Cover crop options

Find recommended planting dates and seeding rates by crop, plus a comparison chart featuring more than 20 cover crops.

Recommended cover crop planting dates and seeding rates

Name Suggested optimum planting dates Suggested planting rate
Millet (foxtail, pearl, etc.) May 20 to July 25 20 to 25 pounds per acre
Sorghum-sudangrass May 20 to July 25 25 to 30 pounds per acre
Sudangrass May 20 to July 25 25 to 30 pounds per acre (15 to 20 pounds per acre, according to the Cover Crops Field Guide)
Oats July 10 to Sept. 1 30 to 50 pounds per acre
Annual ryegrass July 10 to Sept. 1 15 to 20 pounds per acre
Winter cereal rye July 10 to Oct. 20 55 to 100 pounds per acre
Wheat (spring or winter) July 10 to Oct. 20 50 to 90 pounds per acre
Triticale July 10 to Oct. 20 50 to 90 pounds per acre
Barley (spring or winter) July 10 to Aug. 15 50 to 75 pounds per acre
Buckwheat June 10 to Aug. 15 45 to 60 pounds per acre (20 to 35 pounds per acre, according to the Cover Crops Field Guide)
Flax July 10 to Sept. 1 30 to 50 pounds per acre
Radish (tillage, daikon, etc.) July 25 to Sept. 15 8 to 15 pounds per acre (5 to 10 pounds per acre, according to the Cover Crops Field Guide)
Forage turnip July 25 to Sept. 15 1 to 4 pounds per acre
Canola July 25 to Sept. 15 2 to 5 pounds per acre
Mustard July 25 to Sept. 15 4 to 8 pounds per acre
Berseem clover July 25 to Sept. 1 8 to 15 pounds per acre
Crimson clover July 25 to Sept. 1 10 to 15 pounds per acre
Red clover July 25 to Aug. 15 8 to 12 pounds per acre
White clover July 25 to Aug. 15 5 to 8 pounds per acre
Cowpea May 20 to Aug. 15 30 to 90 pounds per acre
Field or winter pea July 25 to Sept. 20 30 to 90 pounds per acre (50 to 80 pounds per acre, according to the Cover Crops Field Guide)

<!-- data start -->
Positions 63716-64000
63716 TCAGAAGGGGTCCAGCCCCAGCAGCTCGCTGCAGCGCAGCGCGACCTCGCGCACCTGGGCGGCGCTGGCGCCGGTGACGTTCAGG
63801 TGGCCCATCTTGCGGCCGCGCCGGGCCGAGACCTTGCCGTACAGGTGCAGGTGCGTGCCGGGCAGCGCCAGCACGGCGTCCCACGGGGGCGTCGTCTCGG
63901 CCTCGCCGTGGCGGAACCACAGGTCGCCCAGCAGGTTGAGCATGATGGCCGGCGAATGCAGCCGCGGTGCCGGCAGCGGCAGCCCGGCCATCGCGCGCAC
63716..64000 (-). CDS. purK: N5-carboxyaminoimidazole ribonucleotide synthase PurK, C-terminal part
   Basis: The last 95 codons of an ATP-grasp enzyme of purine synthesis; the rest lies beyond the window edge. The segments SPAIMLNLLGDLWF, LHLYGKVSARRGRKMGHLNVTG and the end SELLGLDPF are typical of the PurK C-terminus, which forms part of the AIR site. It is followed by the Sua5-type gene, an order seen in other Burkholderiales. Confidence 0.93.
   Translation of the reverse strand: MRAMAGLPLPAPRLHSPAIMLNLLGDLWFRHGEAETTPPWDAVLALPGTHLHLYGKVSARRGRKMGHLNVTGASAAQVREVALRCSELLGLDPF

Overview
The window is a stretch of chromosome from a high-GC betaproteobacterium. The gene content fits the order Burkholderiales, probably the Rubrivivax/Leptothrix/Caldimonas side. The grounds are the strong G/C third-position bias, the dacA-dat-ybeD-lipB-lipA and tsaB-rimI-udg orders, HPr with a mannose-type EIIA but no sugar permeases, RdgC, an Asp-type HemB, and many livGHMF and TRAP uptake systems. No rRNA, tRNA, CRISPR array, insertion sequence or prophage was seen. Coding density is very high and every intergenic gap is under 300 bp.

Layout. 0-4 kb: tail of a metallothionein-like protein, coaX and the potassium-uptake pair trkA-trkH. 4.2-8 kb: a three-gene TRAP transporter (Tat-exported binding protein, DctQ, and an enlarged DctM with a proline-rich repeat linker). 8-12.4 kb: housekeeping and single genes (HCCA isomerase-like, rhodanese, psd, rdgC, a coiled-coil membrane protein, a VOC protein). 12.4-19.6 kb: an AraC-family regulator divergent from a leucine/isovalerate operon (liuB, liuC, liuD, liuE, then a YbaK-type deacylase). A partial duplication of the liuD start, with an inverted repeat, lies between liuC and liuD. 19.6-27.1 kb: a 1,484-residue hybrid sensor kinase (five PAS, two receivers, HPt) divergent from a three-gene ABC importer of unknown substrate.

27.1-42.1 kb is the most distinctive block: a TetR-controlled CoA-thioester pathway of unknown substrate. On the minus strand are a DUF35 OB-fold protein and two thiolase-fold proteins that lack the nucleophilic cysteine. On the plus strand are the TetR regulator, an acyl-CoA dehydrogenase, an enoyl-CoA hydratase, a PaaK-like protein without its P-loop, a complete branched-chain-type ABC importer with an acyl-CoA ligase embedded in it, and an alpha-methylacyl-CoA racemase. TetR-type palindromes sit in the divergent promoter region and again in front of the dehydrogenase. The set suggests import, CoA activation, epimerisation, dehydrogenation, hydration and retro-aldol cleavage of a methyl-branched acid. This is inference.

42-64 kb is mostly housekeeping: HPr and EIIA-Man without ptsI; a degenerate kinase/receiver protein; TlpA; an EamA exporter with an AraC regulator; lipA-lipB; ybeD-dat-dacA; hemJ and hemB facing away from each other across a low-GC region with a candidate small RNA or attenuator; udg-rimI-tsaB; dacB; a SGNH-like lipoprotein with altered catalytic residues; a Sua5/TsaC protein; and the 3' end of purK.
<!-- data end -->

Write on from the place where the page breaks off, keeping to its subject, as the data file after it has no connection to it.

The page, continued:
Vetch July 25 to Aug. 15 15 to 25 pounds per acre
Alfalfa July 25 to Aug. 15 12 to 16 pounds per acre
Soybeans July 10 to Aug. 15 30 to 40 pounds per acre
  • The Brassica species tends to decompose quickly in the spring. It’s believed that nitrogen becomes available earlier in the growing season due to this fast decomposition.

  • Grasses aren’t considered to be nitrogen sources. However, as the plant material decomposes, nitrogen is released and some will become available for the cash crop.

  • Mixtures of two or more cover crop species will provide more benefits than a single species.

 

Cover crop comparison chart

We’ve rated cover crops on how effective they are at providing various benefits, using the following grading system:

**** Excellent

*** Very Good

** Good

* Fair

Name Nitrogen source Nitrogen scavenger Erosion preventer Weed fighter Subsoiler Forage value

Grasses

Millet (foxtail, pearl, etc.) -- *** *** *** ** **
Sorghum-sudangrass -- **** *** **** ** ****
Sudangrass -- **** *** **** * ****
Oats -- *** *** *** * ***
Annual ryegrass -- *** *** ** **** ***
Winter cereal rye -- **** **** **** *** ***
Wheat (spring or winter) -- *** *** *** ** ***
Triticale -- **** **** *** ** ***
Barley (spring or winter) -- *** *** *** ** **

Broadleaves

Buckwheat -- *** ** *** -- --
Flax -- ** * -- ** --

Brassicas

Radish (tillage, daikon, etc.) -- *** ** *** **** **
Forage turnip -- *** ** *** -- **
Canola -- *** ** ** ** *
Mustard -- *** ** ** ** *

Legumes

Berseem clover **** ** *** ** * ***
Crimson clover *** ** ** ** ** ***
Red clover **** ** **** *** ** ***
White clover ** ** *** ** -- ***
Cowpea *** * ** ** -- **
Field or winter pea ** ** ** * * ***
Vetch **** ** ** ** ** *
Alfalfa *** ** *** ** *** ****
Soybeans ** ** * ** -- **

More cover crop guides

Cover Crops Learning Center: From North Central Region-Sustainable Agriculture Research & Education (NCR-SARE)

Jill Sackett, former Extension educator

Reviewed in 2018

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